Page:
204743 Women's experiences with contraception and their interest in over-the-counter access

Monday, November 9, 2009: 12:30 PM

Amanda Jo Dennis, MBE , Ibis Reproductive Health, Cambridge, MA
Kelly Blanchard, MS , Ibis Reproductive Health, Cambridge, MA
Daniel Grossman, MD , Ibis Reproductive Health, Oakland, CA
In addition to concerns about side effects and partner opposition, barriers to access may deter use of contraceptives. The prescription requirement for hormonal contraception is one barrier that might restrict access and consistent use. We explored women's experiences with contraceptives and opinions about over-the-counter (OTC) access to oral contraceptives (OCs). We conducted 5 focus group discussions and 10 in-depth interviews with low-income English speaking women in Boston from March 2007-January 2009. Participants cited efficacy, ease of use, and non-contraceptive benefits (i.e. lighter periods and improved acne) as advantages of their method. Many participants reported that insurance issues restricted access, including allowing only one pack of pills per month, having to pay first and apply for reimbursement, lack of clarity on covered brands, and not having health insurance. Participants also noted that travel, losing a job, or moving made it difficult to access their method. In addition, women voiced concerns about perceived side effects of hormonal contraception, including negative emotional effects, breakthrough bleeding, nausea, and weight gain. Women supported OTC access to OCs for themselves, but were concerned about whether “other” women could use OCs safely without advice from a clinician. Insurance issues, life events and perceived side effects can be barriers to consistent contraception use. Women supported OTC access to OCs to make accessing their own method easier; more information about safety and non-contraceptive benefits of hormonal methods might increase general support for OTC access.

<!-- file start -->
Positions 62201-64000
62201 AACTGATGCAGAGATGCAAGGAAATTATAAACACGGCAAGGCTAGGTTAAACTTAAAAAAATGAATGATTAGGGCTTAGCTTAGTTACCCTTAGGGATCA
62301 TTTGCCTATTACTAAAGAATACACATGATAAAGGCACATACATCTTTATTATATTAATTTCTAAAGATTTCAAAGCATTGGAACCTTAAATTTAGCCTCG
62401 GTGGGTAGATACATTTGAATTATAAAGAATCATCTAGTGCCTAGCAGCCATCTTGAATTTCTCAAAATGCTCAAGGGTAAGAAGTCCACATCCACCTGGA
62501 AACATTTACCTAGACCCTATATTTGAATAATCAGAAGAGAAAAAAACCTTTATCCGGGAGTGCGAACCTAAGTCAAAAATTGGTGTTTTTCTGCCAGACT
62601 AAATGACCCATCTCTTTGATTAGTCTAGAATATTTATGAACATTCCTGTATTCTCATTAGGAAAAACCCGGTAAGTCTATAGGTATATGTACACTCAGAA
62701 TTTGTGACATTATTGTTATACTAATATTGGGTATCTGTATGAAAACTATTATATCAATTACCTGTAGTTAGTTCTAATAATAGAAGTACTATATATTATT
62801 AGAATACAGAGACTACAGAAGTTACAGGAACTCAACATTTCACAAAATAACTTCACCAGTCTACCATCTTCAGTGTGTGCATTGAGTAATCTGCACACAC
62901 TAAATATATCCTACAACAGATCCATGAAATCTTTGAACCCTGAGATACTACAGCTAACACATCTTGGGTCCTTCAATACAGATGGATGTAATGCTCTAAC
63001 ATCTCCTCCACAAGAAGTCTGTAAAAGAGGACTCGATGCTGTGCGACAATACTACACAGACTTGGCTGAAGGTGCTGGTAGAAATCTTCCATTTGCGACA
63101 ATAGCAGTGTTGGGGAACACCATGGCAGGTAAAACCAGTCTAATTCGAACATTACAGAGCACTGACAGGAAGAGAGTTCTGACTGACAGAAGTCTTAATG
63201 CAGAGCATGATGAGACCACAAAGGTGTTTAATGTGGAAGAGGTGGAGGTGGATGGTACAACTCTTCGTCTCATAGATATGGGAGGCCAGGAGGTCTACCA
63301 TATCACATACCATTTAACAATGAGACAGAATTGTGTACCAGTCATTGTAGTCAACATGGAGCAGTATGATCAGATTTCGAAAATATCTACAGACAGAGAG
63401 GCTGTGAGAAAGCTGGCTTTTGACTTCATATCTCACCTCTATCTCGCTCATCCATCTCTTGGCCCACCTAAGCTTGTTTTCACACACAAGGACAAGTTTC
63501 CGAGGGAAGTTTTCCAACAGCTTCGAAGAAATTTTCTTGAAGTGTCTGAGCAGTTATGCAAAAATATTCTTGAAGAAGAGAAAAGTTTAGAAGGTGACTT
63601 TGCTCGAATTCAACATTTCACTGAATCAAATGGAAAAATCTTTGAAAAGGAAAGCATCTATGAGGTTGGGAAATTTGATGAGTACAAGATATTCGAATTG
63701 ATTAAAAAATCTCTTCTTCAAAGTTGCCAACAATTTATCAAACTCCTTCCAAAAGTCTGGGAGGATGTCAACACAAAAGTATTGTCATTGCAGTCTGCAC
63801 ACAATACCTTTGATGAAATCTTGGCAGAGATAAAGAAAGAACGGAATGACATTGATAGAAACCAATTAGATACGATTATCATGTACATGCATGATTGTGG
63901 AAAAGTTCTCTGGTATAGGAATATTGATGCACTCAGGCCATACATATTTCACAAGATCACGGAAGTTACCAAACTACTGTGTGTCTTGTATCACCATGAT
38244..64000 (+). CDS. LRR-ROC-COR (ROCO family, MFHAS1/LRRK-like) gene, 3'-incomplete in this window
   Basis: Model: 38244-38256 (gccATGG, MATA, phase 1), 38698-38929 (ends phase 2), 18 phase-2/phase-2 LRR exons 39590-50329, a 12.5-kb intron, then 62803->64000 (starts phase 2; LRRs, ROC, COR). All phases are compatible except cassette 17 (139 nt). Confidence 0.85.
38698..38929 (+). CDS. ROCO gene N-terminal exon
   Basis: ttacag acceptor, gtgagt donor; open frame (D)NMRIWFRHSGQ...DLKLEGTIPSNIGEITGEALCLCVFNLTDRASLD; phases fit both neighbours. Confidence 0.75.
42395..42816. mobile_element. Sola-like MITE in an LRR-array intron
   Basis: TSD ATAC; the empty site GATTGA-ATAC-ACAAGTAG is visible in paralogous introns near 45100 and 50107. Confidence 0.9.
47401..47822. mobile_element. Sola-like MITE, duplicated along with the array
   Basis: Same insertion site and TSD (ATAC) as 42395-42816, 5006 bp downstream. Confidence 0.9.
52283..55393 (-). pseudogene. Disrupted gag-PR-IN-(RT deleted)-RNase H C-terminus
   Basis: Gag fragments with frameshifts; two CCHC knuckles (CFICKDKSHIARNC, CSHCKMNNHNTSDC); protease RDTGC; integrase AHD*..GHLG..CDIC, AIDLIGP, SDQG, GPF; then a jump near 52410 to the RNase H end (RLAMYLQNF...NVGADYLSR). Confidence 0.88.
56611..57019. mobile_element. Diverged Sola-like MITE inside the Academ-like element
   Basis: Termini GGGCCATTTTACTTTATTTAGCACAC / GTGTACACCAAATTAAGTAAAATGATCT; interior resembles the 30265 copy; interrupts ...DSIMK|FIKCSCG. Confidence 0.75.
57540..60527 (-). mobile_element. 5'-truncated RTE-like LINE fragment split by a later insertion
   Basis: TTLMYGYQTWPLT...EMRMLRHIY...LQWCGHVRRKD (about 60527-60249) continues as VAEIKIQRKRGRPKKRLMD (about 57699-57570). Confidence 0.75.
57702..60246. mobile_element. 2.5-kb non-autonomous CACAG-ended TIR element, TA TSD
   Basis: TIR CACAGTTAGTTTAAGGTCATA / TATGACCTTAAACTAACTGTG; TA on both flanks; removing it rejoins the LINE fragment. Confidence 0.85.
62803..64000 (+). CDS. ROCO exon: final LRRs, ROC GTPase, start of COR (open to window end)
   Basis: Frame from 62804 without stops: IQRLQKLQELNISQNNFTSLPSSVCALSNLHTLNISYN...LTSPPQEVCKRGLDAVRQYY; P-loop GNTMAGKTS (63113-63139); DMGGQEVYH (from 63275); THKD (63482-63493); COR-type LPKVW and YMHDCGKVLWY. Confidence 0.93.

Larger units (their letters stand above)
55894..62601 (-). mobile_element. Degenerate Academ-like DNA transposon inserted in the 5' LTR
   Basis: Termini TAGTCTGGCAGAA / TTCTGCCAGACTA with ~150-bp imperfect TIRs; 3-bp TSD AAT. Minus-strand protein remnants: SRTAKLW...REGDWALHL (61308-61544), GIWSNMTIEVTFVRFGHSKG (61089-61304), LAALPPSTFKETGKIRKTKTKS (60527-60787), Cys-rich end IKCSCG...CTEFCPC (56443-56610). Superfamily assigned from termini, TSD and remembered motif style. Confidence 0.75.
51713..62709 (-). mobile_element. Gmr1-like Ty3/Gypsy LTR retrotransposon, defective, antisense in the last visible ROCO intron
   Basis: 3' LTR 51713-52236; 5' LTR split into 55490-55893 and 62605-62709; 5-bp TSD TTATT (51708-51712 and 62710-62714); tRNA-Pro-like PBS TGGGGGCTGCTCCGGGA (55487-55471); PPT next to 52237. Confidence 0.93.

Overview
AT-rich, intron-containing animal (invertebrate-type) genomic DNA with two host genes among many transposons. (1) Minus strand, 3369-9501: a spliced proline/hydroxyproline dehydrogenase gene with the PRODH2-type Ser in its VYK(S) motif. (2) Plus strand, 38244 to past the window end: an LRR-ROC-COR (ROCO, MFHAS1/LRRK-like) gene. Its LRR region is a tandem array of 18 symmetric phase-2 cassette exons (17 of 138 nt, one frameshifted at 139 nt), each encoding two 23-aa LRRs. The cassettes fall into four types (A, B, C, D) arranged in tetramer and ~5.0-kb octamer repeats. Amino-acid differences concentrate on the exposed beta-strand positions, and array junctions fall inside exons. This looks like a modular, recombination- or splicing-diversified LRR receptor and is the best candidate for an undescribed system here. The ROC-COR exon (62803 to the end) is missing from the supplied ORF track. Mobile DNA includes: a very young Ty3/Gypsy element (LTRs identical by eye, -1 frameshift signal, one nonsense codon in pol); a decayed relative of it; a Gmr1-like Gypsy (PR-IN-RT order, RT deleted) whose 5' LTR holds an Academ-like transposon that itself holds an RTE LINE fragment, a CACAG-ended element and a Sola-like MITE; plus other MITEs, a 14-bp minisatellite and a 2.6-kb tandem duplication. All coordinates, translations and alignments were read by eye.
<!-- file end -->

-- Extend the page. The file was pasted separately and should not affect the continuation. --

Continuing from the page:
Learning Objectives:
1. List barriers that women face in accessing hormonal contraceptive methods. 2. Discuss the impact that insurance regulations have on contraceptive use for low-income women.

Presenting author's disclosure statement:

Qualified on the content I am responsible for because: I am qualified to be an abstract author because of extensive training and experience with social science research.
Any relevant financial relationships? No

I agree to comply with the American Public Health Association Conflict of Interest and Commercial Support Guidelines, and to disclose to the participants any off-label or experimental uses of a commercial product or service discussed in my presentation.